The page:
Wednesday, December 18, 2013

The Park Experience

I was walking into the neighbourhood park with Satish early in the morning. He'd got his camera to click some sights around - it's a fancy camera that looks like a friendly machine gun.

The normally sober security guard started from his place even before we reached the gate 'what what what?' he spluttered. 'Where are you going with that? It's not allowed.' It was as if he was under mortal threat.
I could not understand this extreme reaction. By now we were closer to him.
Pic courtesy: Satish Nargundkar

'What is the matter?', I asked.
'Not allowed.' he said.
'Why not?' I asked.
'What will you shoot?', he asked in return. 'And what will you do with what you shoot?'
'Flowers, trees, the sky, birds, water. We'll show it others at home,' I said.
Pics at the park by Satish

The other security guy piped in.
'What's the purpose?' he asked officially.
'Personal,' I replied equally officially .
'Oh, then its okay,' he said officially. 'We don't allow press people here.'
Another lovely pic at the park

They gave us a ticket. Nothing printed on it about photography being prohibited. I looked around. No boards prohibiting shooting pictures. I asked them how come they made up this rule themselves when it says nothing anywhere.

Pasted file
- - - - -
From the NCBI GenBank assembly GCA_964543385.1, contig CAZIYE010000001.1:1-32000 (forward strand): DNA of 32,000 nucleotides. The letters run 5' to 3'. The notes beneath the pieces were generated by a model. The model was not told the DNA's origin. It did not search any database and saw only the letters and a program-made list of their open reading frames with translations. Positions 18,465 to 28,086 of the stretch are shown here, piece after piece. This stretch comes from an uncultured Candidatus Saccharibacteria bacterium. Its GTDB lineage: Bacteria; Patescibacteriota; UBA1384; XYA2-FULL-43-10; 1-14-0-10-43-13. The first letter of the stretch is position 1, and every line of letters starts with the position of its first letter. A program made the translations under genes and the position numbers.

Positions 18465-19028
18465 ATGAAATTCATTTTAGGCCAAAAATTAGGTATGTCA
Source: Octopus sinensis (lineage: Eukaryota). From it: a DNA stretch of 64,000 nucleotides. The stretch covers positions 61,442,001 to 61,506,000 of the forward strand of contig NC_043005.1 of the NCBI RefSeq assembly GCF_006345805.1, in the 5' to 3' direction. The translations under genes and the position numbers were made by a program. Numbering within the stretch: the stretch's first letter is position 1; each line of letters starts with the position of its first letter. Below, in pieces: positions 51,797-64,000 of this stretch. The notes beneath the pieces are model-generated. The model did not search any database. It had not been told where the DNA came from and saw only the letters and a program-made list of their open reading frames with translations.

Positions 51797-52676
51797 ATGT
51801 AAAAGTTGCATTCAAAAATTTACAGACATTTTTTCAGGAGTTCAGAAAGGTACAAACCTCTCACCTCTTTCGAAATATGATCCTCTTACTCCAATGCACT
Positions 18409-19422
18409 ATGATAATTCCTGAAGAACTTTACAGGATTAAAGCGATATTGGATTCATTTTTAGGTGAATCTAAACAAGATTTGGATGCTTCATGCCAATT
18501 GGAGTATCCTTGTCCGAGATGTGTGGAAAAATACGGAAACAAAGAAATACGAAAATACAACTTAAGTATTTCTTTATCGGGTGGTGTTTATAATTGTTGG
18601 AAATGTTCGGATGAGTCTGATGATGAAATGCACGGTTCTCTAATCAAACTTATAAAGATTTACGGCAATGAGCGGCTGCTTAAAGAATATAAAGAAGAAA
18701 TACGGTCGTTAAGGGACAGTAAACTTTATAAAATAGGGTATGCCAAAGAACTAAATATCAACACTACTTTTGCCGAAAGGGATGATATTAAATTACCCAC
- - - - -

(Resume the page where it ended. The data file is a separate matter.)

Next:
'No, we don't allow,' they replied. 'It will not be written anywhere.'
A quiet order

I explained to him that if its not written anywhere they have no right to stop us. How can they stop anyone of the hundreds of walkers inside from shooting pictures with their mobile phones? What is anyone going to shoot here anyway except flowers and trees? Why are they so aggressive and impolite?
They backed off a bit.
On the way out I explained to them that people come to parks for a good experience, not to get yelled at. Most people would have gone back after the first yelling. If there were no rules and they were instructed to do certain things, they were better off asking us politely. They looked a bit sheepish at being lectured.

I see this sort of a thing happening too often. I guess one can only point out things to them and explain the right way to do things, the purpose of their being there and the importance of being polite and courteous. It's something we could all do well to learn.

1 comment:

Rajendra said...

You can say that again. Politeness? Whazzat?